Dawn Failla saved pictures and the scarves she wore when she lost her hair to chemotherapy.
When she was 36 years old when she was diagnosed with an aggressive form of breast cancer.
Days later, her mother was by her side. "But when my mom moved in, it became such a deep friendship. To this day, I love her, she saved my life," she said.
Her mother drove her to her surgeries and to dozens of chemotherapy and radiation treatments. "I could not do it without my mom."
Dawn says the support system gave her hope to fight for her life. "You look to a family member, to a husband, a wife, a brother or a sister for that comfort. You want that understanding. You just want to hear it's going to be OK."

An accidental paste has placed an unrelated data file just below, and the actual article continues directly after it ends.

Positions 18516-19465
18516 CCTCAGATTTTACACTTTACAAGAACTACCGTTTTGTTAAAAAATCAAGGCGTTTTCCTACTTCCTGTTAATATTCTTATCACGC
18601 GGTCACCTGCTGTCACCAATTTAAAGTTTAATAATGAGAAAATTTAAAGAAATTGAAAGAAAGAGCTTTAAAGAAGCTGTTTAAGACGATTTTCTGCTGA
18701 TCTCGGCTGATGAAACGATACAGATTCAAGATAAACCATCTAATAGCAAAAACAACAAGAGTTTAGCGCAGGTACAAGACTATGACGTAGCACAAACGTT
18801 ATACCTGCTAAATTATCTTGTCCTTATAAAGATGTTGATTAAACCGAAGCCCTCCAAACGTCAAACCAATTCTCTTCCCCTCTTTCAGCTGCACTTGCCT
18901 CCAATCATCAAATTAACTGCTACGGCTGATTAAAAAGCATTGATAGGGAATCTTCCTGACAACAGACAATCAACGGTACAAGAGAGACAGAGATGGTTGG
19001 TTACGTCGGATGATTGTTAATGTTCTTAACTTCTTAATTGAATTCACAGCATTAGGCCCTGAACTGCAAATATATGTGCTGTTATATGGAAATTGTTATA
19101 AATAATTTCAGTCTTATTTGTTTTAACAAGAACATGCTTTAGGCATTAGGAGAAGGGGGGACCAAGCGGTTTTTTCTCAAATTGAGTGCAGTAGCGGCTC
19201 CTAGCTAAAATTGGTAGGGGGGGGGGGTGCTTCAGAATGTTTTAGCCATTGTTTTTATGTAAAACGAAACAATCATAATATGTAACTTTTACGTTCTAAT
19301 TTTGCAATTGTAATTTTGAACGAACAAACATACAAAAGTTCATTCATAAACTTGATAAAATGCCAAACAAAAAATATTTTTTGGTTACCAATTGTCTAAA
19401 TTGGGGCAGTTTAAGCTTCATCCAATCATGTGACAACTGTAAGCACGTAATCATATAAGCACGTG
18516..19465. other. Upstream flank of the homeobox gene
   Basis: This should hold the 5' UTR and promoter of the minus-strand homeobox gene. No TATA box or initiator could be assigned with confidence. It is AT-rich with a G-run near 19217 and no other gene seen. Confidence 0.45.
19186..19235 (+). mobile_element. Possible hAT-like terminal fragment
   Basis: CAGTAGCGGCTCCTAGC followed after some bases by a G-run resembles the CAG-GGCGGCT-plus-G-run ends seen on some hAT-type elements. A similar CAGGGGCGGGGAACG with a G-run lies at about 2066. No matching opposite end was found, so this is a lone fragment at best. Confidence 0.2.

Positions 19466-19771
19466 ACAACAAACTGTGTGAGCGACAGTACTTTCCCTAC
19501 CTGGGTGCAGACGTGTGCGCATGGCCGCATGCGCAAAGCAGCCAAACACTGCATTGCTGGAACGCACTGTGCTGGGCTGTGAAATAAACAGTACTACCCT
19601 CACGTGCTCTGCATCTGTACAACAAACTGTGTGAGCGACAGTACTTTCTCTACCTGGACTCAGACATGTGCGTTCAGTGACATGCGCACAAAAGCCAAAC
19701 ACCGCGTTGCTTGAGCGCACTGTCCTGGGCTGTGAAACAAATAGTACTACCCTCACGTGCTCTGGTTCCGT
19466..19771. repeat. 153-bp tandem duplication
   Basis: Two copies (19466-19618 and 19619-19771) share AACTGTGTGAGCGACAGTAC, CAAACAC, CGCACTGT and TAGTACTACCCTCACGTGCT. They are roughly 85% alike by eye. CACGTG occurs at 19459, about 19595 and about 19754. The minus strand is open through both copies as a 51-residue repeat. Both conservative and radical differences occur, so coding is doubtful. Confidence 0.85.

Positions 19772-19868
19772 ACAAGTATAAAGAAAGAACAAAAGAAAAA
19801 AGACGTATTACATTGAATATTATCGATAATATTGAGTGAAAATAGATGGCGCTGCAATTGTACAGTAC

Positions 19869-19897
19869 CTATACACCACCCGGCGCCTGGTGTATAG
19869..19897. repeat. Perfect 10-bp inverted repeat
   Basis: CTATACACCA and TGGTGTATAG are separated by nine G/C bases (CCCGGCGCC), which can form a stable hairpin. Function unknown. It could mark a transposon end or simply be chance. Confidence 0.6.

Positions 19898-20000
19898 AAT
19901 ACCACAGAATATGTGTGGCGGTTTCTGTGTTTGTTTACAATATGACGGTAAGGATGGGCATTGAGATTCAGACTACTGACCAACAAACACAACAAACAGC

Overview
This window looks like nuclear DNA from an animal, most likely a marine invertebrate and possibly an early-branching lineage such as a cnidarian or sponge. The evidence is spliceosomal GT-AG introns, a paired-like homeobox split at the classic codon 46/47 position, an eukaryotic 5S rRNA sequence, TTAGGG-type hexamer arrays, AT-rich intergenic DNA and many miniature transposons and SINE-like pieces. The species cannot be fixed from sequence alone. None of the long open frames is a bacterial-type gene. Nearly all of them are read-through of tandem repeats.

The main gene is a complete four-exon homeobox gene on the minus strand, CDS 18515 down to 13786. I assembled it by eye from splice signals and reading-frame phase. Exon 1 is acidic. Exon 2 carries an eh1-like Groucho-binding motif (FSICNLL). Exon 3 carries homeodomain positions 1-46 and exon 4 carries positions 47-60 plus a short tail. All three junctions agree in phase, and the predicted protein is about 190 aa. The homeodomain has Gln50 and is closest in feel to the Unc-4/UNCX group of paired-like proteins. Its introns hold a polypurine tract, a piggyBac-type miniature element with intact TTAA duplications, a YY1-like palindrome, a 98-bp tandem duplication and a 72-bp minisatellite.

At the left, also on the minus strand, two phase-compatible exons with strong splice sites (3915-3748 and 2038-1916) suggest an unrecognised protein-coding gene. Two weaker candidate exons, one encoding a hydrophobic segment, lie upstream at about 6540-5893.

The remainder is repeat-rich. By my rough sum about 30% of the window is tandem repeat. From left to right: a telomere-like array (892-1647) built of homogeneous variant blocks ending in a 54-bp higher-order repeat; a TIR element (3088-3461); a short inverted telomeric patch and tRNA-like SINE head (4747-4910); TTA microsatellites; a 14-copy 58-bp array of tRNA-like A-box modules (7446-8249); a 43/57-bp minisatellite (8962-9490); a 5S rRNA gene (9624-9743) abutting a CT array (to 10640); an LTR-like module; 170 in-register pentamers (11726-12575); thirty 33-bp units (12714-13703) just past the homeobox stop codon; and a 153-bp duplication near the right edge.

Her mother Rosalie Failla said, "I had to perk her up, we had to watch funny movies, we had friends come over. Things of that nature, we did a lot of laughs." The women agree-- a support system is important-- whether it's someone you know or through Komen Florida.
"You do have a feeling of loneliness and that is why the Susan G. Komen is wonderful because you have a place to turn to where people have experienced," Rosalie said. Dawn says she got through all of the treatments because of her mother. "She was an absolute pillar of strength. She was the calming voice during the storm."
Dawn is a Warrior In Pink and will have her own team walking in Race For The Cure on Saturday, Jan. 26.